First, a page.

The Winning Approach System Review

The Winning Approach System Review

The Winning Approach?

There has been quite a lot of hooplah and hullaballoo around a product called 'The Winning Approach' in recent days, and it is due to go on sale tomorrow. Not for the first time recently, you'll note I haven't promoted it. I have however seen it, so I thought I'd offer you my view on The Winning Approach.

It's written by a bona fide Betfair-accredited trainer (I'm still not sure specifically what that means), and a very good chap, called Jonathan Burgess; and much of it is researched by my friend and colleague, David Peat, using the formidable tools.

So far so good.

The product consists of a number of manuals which focus on the four all weather tracks, and the vagaries therein. An excellent concept indeed, and something that really plugs a gap in the market.

The manuals are comprehensive and contain reams of stats and angles with which to play.

So why, you might ask, am I not promoting The Winning Approach?

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Simply because of this: I believe this product is a first draft that should have been edited to about a quarter of the size it is, possibly less. The total volume of pages is well over 300, and this is far more than even the most avid stats buff would want to consume. I should know, I am a most avid stats buff.

Moreover, the consumption of these stats will likely lead many seasoned punters to indigestion, as - whilst the tables present the facts - many of the inferences are somewhere on the scale between tenuous and nonsensical.

As a simple example, in the 'Lingfield favourites' section, we are told to back favourites in February, July and August. There is no reason whatsoever that I can think of why one would select these months, other than the convenience of a profit and loss column in the black. Nothing I can think of supports or rationalises this statement.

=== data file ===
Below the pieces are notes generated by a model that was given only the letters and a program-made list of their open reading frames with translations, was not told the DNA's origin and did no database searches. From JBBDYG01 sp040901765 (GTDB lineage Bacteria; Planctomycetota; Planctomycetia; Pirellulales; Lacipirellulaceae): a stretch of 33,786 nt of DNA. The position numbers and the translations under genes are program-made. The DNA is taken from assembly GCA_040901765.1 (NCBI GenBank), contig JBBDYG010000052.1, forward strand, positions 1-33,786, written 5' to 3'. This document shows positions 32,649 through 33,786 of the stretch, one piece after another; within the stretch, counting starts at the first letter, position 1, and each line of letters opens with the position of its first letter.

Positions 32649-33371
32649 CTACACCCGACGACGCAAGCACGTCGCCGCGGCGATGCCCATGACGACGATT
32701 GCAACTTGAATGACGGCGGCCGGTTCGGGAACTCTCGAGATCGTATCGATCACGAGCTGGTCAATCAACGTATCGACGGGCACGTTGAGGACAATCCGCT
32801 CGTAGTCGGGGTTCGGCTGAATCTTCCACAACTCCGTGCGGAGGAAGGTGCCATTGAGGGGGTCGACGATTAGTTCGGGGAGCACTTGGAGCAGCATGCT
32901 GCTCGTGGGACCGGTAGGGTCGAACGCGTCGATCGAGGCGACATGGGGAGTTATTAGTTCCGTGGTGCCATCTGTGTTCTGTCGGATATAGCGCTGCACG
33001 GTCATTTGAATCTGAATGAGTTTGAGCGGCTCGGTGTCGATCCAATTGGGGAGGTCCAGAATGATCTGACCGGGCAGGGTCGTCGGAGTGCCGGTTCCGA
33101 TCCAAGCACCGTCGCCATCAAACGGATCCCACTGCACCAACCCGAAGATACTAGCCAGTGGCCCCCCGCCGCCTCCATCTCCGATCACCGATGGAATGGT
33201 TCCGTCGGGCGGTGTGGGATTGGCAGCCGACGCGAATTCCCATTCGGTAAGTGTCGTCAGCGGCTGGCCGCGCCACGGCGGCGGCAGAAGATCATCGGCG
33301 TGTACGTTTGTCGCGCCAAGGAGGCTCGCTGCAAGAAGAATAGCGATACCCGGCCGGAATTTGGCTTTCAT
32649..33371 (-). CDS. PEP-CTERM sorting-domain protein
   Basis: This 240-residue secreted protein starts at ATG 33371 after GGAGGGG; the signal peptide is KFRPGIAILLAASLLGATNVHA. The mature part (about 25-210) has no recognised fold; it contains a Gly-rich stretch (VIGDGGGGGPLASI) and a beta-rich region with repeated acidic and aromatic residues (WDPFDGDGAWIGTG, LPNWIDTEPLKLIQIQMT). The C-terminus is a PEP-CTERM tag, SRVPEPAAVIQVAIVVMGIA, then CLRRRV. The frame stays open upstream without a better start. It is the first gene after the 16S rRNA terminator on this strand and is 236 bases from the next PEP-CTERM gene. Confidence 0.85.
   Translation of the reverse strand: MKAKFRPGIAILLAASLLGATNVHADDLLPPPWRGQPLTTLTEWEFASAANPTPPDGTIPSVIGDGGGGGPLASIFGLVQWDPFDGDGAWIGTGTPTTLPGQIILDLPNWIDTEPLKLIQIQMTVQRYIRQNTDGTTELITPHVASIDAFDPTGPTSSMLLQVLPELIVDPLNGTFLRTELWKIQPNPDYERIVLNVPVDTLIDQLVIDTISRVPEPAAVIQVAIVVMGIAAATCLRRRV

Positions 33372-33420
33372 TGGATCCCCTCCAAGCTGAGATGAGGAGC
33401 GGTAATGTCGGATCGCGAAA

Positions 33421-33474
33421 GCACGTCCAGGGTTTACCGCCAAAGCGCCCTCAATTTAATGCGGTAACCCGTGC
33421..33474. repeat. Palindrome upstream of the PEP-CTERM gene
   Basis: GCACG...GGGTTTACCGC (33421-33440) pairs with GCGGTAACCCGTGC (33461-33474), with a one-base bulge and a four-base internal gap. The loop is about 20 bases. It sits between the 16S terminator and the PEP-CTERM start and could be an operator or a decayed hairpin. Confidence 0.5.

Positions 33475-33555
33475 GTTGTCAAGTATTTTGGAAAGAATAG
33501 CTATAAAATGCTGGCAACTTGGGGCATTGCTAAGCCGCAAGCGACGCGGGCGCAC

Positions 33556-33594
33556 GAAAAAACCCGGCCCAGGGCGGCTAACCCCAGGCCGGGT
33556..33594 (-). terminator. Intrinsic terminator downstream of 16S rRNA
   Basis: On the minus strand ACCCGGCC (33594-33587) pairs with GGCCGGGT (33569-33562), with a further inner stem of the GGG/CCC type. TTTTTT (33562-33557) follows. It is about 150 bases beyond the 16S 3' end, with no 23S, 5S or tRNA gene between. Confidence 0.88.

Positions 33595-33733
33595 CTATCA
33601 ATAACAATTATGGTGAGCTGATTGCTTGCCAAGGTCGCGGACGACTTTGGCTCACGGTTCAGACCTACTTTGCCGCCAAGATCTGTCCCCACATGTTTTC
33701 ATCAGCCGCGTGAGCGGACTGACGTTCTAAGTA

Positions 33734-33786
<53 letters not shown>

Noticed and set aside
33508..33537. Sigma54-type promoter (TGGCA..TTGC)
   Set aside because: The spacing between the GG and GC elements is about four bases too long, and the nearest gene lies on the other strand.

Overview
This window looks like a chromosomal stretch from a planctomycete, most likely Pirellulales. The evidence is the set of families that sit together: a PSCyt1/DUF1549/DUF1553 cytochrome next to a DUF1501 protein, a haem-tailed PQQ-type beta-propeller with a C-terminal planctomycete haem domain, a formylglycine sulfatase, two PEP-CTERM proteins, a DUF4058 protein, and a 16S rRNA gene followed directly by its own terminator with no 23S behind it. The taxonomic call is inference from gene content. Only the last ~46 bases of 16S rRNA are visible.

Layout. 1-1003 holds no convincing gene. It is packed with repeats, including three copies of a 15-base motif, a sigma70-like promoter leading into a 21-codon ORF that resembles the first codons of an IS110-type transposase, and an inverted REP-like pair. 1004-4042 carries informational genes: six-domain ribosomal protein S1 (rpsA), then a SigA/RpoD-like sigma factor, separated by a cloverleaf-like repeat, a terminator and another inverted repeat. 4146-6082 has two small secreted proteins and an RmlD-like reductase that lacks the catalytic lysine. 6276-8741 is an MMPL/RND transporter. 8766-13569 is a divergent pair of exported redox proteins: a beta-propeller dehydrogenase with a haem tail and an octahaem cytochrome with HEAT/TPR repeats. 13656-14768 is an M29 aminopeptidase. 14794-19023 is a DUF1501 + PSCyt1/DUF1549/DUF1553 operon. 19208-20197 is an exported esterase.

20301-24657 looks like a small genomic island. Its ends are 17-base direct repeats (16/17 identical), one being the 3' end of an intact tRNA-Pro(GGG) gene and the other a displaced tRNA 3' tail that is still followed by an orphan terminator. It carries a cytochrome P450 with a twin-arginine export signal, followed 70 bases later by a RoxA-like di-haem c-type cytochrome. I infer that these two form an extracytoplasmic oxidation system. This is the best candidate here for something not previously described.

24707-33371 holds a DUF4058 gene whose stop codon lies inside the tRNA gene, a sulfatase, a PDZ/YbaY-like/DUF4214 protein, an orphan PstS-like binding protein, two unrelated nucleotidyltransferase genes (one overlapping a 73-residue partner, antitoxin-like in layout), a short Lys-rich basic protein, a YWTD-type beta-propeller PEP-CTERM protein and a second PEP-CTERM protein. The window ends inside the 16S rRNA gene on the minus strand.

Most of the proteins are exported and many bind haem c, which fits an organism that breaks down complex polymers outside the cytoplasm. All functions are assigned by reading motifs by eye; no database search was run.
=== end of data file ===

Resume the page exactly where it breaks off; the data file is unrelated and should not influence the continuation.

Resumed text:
And that's the nub of my issue: as a first draft, as a totality to be whittled, this is a great start. And those who are patient, experienced, and have much time on their hands will be able to find the statistical diamonds in the 'lies, damn lies and statistics' rough.

For the rest of us, we'll either have to guess which are pertinent stats, or risk losing when we expect to be winning. Dangerous indeed.

My other major gripe with The Winning Approach, and this really is major, is this. All of the research is done at SP. Fair enough. But there are a LOT of laying strategies in the manuals, all of which are predicated with the assumption that you can lay these horses at SP odds or shorter.

The justification for this - which I'm afraid I don't buy - is that you can generally lay them in running at shorter. I don't buy this because the ones that are shorter are the most likely to win. Furthermore, who wants to lay in-running, or even necessarily at all?